7. #7
    Join Date
    Oct 2007
    Location
    VENTURA, California, USA
    Posts
    3,604

    Default Queen weight

    It was reported in the ABJ that there was a direct correlation of the emerged queens weight to the wax contamination %.
    I use to us the wide based cell cup. But, I changed over to the plastic cell cups.
    Queen breeders are puting the pierco drone based frames into their drone mothers to prevent sterilr drones. I know of a queen breeder that puts out over 500 of the Pierco drone frames annualy for high quaility drones.
    I will have my drone frames in place soon for this season.
    Regards,
    Ernie
    Ernie
    My websitehttp://bees4u.com/

  8. #8
    Join Date
    Feb 2008
    Location
    Auger Hole, MN
    Posts
    433

    Default

    jjgbee said" Some folks in the audience were refuting much of the data. It was suggested that queen producers ( lots of them in the audience ), should have their combs tested. Supersedure is a major problem now. Is there a link?"

    kinda makes you wonder why some folks even attend the meetings if they have no respect for researchers and scientific data.


    The Effects of Miticides on the Reproductive Physiology of Honey Bee
    (Apis mellifera L.) Queens and Drones
    Lisa Marie Burley

    http://scholar.lib.vt.edu/theses/ava...d/lmburley.pdf

    I have no doubt in my mine that supercedure problems from purchased mated queens are correlated with fluvalinate and compaphous contamination.

    Ray Olivarez has a good understanding of the issues and his queens are highly regarded as being good layers by several big operations. Unfortunately his genetics have not been selected for any real mite resistance.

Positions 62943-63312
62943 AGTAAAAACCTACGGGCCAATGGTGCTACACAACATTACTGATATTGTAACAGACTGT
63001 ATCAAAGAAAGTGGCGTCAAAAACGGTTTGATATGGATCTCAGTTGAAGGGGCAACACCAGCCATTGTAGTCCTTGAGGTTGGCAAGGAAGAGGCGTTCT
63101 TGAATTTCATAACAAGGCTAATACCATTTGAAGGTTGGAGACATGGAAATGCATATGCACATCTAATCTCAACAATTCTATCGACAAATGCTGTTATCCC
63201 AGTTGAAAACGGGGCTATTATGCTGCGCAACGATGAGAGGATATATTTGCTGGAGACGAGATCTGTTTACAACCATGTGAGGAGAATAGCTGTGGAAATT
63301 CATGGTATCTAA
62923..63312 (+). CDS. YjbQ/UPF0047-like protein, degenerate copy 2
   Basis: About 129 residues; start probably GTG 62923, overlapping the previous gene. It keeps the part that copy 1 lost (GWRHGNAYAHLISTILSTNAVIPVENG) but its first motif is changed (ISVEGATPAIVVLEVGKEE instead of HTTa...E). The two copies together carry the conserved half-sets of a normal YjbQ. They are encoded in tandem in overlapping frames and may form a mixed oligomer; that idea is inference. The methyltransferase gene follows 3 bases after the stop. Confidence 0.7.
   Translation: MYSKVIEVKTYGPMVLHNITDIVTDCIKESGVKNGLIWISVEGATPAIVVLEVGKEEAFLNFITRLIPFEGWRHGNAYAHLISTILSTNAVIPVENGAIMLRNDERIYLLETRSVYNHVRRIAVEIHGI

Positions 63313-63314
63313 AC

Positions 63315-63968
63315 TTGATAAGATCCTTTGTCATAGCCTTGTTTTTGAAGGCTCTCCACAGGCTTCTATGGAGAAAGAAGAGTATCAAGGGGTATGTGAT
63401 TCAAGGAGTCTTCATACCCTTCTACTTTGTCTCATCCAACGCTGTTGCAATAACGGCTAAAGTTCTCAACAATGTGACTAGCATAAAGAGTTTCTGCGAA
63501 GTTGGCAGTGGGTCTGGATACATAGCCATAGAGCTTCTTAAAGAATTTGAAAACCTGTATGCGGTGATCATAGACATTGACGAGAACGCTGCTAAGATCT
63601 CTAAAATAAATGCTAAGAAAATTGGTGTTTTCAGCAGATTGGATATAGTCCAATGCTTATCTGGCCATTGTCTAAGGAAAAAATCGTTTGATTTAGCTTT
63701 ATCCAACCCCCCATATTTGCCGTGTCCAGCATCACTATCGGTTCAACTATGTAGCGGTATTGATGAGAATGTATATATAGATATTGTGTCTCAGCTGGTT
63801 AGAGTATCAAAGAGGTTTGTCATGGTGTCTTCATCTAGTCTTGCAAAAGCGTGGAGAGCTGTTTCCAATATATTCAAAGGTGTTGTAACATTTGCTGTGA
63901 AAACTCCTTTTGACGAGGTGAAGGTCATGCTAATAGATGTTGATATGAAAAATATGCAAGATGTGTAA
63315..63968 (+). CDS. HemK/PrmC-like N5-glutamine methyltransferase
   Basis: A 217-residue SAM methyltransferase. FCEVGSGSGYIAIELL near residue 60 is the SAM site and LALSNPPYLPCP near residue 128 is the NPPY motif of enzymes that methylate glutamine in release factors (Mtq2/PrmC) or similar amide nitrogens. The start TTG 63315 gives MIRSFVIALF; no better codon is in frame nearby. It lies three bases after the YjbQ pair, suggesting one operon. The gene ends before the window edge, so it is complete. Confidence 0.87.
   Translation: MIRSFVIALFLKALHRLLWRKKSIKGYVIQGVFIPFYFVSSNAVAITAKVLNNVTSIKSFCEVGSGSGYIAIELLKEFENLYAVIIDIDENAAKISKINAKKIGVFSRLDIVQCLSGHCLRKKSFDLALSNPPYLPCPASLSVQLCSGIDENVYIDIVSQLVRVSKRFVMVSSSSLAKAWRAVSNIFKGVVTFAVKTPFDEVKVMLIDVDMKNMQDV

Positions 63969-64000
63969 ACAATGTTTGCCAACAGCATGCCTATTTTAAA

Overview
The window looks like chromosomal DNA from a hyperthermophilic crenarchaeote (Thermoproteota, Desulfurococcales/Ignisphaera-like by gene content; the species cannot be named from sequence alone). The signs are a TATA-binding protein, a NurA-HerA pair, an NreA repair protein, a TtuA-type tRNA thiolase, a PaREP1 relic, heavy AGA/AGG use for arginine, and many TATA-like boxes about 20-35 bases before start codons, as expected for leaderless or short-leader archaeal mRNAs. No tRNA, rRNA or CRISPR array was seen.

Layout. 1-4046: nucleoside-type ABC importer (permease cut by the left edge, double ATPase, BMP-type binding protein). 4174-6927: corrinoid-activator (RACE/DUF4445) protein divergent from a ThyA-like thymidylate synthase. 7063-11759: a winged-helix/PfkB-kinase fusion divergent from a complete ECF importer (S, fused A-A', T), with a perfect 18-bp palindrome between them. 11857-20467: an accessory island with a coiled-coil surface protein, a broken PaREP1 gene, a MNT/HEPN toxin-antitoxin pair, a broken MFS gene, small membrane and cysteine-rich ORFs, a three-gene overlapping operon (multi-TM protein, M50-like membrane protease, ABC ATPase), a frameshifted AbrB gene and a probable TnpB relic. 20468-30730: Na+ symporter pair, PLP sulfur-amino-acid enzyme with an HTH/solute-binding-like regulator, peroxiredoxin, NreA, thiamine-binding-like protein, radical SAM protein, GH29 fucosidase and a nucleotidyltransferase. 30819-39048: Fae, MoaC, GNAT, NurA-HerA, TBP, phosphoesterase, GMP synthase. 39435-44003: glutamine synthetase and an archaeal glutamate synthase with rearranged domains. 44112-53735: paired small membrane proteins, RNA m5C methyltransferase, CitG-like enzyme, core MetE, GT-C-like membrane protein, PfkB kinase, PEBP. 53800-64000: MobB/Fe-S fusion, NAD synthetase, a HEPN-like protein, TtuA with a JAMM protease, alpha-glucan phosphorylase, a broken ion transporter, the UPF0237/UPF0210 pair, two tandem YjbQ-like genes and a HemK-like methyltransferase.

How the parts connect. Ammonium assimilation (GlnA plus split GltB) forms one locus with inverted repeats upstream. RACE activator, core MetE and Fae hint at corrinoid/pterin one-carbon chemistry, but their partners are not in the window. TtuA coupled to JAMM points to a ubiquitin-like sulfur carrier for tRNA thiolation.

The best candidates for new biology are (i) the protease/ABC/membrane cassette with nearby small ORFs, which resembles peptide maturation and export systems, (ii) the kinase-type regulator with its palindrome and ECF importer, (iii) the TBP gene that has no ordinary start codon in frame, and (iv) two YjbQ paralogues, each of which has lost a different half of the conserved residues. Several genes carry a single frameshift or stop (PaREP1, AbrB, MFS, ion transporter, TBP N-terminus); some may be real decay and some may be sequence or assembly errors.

9. #9
    Join Date
    Jun 2007
    Location
    Atlanta, GA
    Posts
    174

    Default

    It would only make sense that chemicals would impact drones and queens. If you contaminate the living environment of any living creature you're going to see some negative side effects. Now it is possible that it is difficult to establish a scientific causal link - unless you spend considerable sums of money to research and explain just how this happens. The tobacco companies used this logic to fly in the face of common sense, saying in the 50's through the 70's that there was no scientific proof that smoking caused lung cancer. Technically, they were right at the time, but now science has shown what common sense knew for decades - smoking is a direct cause of lung cancer.

    So obviously - chemicals in the comb can have an serious impact on drones, queens and workers.

    Quote Originally Posted by jjgbee View Post
    At a Cal State research lunchon a few years back, the program was about chemical residue in wax and it's effects on queens and drones. The research showed that chem residue caused queens to supersede and drones to shoot blanks. Some folks in the audience were refuting much of the data. It was suggested that queen producers ( lots of them in the audience ), should have their combs tested. Supersedure is a major problem now. Is there a link? I know for a fact that getting 100 bad queens sure ruins your day.

  10. #10
    Join Date
    May 2002
    Location
    San Mateo, CA
    Posts
    4,945

    Default

    Where can we have foundation tested for contaminants?